Continuous Improvement : It’s easy to get lazy…


I like to think that continuous improvement is always part of my process, but occasionally things crop up and remind me that I am just as lazy and set in my ways as everyone else. Here’s a little story to illustrate that…

The Issue

The main thing I’m supposed to be focussed on at work is server rebuilds. We are moving a bunch of stuff from Oracle Linux 7 (OL7) to Oracle Linux 9 (OL9), or OL8 if the vendor doesn’t support OL9 yet.

Anyone who follows my Vagrant builds knows I’ve got loads of scripts that build things, but because of our company organisation structure, there is only so much I can do without pinging requests to other teams, so full automation on-prem is not currently possible for me at work.

As a result of this limitation, there is a bunch of things I can do in Vagrant that I can’t do at work. The fact that work is semi-automated for builds has indirectly made me lazy in respect to continuously improving my build processes. In my head I guess I’ve been saying, “What’s the point if I can’t finish it?”

Making Progress

Due to the large number of rebuilds we are working through now, I’ve taken a step back and started again. I created a new build repo at work, and populated it with all the relevant stuff from our existing build processes, and some bits from my Vagrant builds. It’s still not fully automated, due to the company organisation issues mentioned before, but every step in the process is up to date with the best we can do, and the process is documented in the README.txt of the repo.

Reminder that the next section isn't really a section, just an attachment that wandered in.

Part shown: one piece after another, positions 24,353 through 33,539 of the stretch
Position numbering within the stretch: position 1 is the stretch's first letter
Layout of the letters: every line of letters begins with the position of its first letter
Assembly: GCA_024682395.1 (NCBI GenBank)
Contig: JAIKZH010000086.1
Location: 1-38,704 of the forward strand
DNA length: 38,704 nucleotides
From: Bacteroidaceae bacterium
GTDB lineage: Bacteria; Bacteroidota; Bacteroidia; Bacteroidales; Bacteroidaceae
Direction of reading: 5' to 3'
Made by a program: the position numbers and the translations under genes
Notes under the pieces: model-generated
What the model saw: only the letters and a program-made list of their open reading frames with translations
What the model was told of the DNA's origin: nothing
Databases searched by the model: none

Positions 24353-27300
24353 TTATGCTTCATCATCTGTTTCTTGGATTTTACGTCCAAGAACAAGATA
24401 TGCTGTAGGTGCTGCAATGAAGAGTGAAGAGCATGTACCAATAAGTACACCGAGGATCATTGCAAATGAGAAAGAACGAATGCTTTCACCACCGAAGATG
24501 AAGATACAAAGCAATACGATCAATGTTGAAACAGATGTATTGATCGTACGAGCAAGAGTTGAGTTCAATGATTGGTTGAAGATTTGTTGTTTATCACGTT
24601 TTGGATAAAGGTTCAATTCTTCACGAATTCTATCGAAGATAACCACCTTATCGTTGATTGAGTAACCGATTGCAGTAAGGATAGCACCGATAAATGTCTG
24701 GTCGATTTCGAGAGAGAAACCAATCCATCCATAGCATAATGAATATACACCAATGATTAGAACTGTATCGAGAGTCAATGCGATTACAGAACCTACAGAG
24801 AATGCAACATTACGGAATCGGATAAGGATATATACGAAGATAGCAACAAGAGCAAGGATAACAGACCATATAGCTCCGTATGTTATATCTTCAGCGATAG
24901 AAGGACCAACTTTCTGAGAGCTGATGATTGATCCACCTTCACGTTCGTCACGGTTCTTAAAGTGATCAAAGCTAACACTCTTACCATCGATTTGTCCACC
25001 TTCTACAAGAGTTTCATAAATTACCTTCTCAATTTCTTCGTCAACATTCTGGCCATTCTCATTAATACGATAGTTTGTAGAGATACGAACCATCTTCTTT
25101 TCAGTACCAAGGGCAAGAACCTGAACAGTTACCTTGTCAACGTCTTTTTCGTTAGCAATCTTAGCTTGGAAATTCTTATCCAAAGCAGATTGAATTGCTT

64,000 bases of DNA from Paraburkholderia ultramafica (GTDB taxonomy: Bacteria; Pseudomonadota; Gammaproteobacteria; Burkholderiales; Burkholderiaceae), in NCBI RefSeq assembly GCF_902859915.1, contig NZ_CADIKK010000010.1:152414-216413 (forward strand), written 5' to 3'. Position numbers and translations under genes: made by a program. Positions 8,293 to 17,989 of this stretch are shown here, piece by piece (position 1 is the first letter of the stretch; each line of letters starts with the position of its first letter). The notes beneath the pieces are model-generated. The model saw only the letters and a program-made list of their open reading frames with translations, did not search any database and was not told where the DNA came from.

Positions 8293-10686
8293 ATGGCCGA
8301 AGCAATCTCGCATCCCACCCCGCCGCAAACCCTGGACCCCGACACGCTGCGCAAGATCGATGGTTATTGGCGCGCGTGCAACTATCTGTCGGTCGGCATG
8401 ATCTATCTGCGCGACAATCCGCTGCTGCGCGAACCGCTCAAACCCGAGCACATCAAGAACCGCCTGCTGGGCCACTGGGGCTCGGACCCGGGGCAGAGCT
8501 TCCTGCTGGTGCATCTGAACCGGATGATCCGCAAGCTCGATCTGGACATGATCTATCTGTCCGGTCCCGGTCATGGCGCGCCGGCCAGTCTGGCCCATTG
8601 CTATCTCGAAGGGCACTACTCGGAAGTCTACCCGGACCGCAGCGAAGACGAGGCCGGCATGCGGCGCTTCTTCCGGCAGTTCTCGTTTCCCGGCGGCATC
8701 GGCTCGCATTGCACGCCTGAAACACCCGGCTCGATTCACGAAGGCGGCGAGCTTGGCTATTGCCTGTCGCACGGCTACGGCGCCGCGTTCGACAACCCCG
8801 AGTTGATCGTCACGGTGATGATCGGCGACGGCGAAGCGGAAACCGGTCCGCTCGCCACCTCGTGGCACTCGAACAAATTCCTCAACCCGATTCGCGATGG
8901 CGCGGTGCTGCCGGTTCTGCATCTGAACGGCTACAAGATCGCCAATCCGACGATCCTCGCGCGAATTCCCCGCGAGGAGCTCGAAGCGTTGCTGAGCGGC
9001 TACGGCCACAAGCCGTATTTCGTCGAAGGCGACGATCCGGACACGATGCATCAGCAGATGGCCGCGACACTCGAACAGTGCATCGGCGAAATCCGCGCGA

Along the way I noticed a bunch of things that were pretty crap in my original approach. It worked, but it wasn’t something to be proud of. 🙂

So What?

This just goes to illustrate the point I made in the title of this post. It’s easy to get lazy and let things start to slip, even when you know better. This is especially true if you have a “completionist” mentality like me. The thought of being able to finish something is quite compelling to me. Unfortunately, when I know I will not be able to complete something, I find it really hard to make the effort, because it all feels kind-of pointless. 🙂

Reframe The Goal

I guess this is really about reframing the goal. Rather than thinking that completion is when I have a fully automated process, it should be that I’ve got everything up to date and as far down the automation path as I can get at the moment.

The funny thing is I wrote about this in a previous post, but it seems I’m not always capable of taking my own advice. 🙂



Author: Tim...

DBA, Developer, Author, Trainer.